The Ferguson Dial Company fervently advertised the patented “Ferguson Railroad Dial” in the early 1910s, especially in railroad industry trade magazines.
These advertisements typically highlighted the primary feature of the dial as providing the ability to read the “Minutes at a Glance.” In addition to offering the dial as a viable replacement in the aftermarket, the Ferguson Dial Company also supplied dials to the watch factories and urged customers to “specify this dial on new watches,” claiming that the “factories are prepared to furnish it.”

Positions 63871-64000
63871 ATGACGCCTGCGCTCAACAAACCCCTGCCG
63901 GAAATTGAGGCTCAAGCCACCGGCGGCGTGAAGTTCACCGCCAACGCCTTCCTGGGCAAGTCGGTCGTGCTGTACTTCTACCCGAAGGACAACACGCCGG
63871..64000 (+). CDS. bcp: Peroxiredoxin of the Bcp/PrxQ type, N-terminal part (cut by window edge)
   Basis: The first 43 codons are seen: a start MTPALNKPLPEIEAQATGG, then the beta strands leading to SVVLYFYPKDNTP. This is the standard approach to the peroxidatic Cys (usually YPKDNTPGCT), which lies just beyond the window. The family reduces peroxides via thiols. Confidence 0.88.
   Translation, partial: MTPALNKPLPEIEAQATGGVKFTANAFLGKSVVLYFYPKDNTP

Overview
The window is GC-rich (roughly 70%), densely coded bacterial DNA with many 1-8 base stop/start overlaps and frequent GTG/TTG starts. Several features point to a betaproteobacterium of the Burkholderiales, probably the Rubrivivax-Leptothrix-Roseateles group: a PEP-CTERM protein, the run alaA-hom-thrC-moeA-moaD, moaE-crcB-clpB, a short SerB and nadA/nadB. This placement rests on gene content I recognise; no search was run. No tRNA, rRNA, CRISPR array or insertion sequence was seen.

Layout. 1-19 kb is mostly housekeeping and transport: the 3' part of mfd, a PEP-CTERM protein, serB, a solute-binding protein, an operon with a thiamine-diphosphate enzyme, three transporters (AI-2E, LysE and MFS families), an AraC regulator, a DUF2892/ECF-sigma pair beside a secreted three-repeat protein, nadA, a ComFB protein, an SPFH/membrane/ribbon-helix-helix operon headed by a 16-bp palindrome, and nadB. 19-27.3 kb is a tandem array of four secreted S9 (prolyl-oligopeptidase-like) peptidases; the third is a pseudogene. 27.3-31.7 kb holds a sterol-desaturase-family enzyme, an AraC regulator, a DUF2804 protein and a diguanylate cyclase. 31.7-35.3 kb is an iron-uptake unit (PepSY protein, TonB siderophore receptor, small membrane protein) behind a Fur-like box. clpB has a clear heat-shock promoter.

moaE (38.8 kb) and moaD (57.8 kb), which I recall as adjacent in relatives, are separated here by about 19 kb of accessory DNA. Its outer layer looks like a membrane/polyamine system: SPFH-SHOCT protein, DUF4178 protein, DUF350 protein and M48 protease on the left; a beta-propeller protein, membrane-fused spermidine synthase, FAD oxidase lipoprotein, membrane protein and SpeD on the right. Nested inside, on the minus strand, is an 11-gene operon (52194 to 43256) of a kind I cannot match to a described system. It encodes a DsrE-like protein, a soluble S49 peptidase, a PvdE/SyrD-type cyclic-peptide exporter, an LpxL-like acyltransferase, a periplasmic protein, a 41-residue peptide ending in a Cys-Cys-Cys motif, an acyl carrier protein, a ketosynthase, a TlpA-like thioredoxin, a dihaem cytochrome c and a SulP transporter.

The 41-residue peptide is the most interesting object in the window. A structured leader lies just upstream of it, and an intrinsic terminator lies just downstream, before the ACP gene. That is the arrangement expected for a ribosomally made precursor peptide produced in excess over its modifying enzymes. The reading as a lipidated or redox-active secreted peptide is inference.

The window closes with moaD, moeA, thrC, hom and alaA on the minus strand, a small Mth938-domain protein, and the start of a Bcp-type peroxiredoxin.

After an aggressive advertising campaign, demand for the dial began to fall around 1914. At the time, Webb C. Ball was increasing scrutiny over safety requirements for railroad watches. On many railroads across the country, the Ferguson dial became prohibited, further complicating the marketability of the dial.
After the closure of the Ferguson Dial Company, Louis Buck Ferguson continued his work as master mechanic for the Vicksburg, Shreveport, and Pacific Railway until August 1925. Being a salesman at heart, Ferguson entertained his expertise by selling Venetian blinds and oil brushing car lacquer after his retirement from the railroad.